Saturday, June 18, 2011

LulzSec Posts Stolen E-Mail Addresses, Passwords

The band of hackers that claims it is trying to make cybersecurity more fun released on Thursday a database Relevant Products/Services of what it said was 62,000 e-mail addresses and stolen passwords. But hosting service MediaFire quickly removed the data Relevant Products/Services for violating its terms of service.

LulzSec, whose name suggests the hackers are laughing at the cybersecurity of their victims, has been on a month-long binge attacking game sites, government agencies -- including the CIA -- media outlets, and others and posting what it says is stolen data.

Dial a Hack

On Wednesday the group offered to take requests.

Inviting calls to a 614 area-code number that led to the voice mail of a Pierre Dubois, LulzSec told its followers to "pick a target and we'll obliterate it. Nobody wants to mess with The Lulz Cannon -- take aim for us, Twitter."

It later claimed "5,000 missed calls and 2,500 voice mails from today. The Lulz Boat must sail off and organize itself. Hope you enjoyed."

PC magazine said the hacked e-mail accounts were from Comcast, Yahoo Mail, Hotmail and Gmail. Gizmodo set up a tool to check if your information was made public.

One LulzSec follower claimed via Twitter to have accessed profiles for dating sites using the posted passwords and added obscene photos to the users' profiles.

The flippant LulzSec, whose logo features a caricature with a monocle, top hat, mustache and a glass of wine, vowed to continue hacking.

"These folks are trying to make a massive statement that security Relevant Products/Services isn't adequate," said technology analyst Rob Enderle of the Enderle Group. "I think their subtle point is that most [other] thieves would go in, steal the stuff, and no one would know they were there." He said LulzSec's activities suggest these sites aren't as secure as they need to be and can't identify hackers.

"The thing most folks don't seem to get is the implication that these sites likely have been compromised for some time and no one has known, or done anything about that," said Enderle. "Call it an 'emperor has no clothes exercise.'"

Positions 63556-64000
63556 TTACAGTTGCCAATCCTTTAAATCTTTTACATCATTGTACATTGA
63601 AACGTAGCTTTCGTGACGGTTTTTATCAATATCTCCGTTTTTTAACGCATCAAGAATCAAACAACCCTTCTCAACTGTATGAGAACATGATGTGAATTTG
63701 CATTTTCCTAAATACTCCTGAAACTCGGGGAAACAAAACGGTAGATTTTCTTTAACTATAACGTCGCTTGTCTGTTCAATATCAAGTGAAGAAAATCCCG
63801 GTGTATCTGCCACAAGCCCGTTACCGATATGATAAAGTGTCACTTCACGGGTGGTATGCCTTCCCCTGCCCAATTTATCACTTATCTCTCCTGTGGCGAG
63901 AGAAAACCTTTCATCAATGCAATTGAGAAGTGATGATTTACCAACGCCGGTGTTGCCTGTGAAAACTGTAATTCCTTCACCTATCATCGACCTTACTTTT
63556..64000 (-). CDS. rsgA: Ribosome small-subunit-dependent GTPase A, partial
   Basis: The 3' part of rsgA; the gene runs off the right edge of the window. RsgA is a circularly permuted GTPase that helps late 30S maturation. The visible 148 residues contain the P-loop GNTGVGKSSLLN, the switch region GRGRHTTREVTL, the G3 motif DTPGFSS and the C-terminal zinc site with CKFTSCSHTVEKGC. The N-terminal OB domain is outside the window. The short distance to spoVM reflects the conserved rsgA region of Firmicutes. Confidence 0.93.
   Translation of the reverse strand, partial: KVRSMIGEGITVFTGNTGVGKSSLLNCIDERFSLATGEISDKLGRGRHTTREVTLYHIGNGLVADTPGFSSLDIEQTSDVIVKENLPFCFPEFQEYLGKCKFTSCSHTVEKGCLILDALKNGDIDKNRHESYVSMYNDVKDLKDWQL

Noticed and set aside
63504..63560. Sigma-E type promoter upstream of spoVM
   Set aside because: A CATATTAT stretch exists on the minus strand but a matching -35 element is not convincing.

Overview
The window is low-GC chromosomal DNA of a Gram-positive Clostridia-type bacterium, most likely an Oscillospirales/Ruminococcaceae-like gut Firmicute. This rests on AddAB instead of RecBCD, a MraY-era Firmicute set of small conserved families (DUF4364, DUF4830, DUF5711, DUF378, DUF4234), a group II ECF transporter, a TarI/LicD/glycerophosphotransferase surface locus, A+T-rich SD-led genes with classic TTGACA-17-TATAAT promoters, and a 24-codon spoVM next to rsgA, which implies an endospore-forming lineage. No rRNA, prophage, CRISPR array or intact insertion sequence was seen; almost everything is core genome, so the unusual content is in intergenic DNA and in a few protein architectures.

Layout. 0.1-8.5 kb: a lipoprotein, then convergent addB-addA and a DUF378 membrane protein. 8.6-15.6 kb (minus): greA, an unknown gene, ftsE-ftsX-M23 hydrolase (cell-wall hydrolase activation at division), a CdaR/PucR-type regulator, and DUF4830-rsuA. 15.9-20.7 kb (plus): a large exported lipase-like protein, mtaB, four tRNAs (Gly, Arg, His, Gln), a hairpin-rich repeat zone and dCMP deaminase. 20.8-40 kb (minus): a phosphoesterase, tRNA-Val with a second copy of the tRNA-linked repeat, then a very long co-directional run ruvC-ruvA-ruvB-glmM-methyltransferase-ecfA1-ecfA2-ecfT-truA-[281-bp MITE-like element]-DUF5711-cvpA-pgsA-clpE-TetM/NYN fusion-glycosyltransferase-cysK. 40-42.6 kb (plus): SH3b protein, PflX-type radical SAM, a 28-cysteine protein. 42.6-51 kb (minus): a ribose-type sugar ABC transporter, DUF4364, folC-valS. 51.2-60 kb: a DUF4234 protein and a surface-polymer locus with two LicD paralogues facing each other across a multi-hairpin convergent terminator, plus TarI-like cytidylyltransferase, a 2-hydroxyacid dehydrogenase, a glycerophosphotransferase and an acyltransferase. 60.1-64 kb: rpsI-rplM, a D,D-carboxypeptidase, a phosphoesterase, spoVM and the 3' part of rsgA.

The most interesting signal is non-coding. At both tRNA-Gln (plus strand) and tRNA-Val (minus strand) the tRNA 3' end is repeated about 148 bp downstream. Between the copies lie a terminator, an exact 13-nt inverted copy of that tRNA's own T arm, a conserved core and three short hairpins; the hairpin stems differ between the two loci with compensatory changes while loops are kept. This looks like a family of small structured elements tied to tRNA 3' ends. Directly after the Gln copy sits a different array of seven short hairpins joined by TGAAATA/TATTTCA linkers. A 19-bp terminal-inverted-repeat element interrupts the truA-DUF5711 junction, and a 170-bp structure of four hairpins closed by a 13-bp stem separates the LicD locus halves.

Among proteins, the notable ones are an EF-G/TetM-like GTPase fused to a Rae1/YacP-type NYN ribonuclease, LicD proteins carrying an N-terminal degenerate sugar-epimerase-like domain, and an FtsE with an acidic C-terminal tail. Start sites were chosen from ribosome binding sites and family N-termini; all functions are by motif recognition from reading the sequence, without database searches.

Long Arm of the Law

How likely is the LulzSec bunch to get caught?

"Sadly, the chance of getting away with cybercrookery is fairly high," said Paul Ducklin, head of technology for the Asia-Pacific office of the cybersecurity firm Sophos in Sydney. "Jurisdictional issues alone make it hard to work out who's responsible for investigating, and who's responsible for prosecuting."

But there are some notable exceptions.

"You'd think that the chance of a cyberscammer in Nigeria getting busted for taking money off someone on the other side of the world in an e-mail fraud would be impossibly small," Ducklin noted. "But here in Australia, the cops occasionally manage to do just that. Criminal complaints laid in Queensland, for example, have been relayed to Nigeria and Ghana, perpetrators found, arrested, charged and convicted, and even (though admittedly very rarely) restitution extracted. So it can be done."

Ducklin said it's likely that law enforcement in several countries are working together to find LulzSec. But he said the hackers are likely encouraged to show off their skills by fans who egg them on.

A recent Sophos poll found that 40 percent of respondents see LulzSec as fun and worthwhile, and a further 17 percent said that although what LulzSec did was bad, it was still fun.

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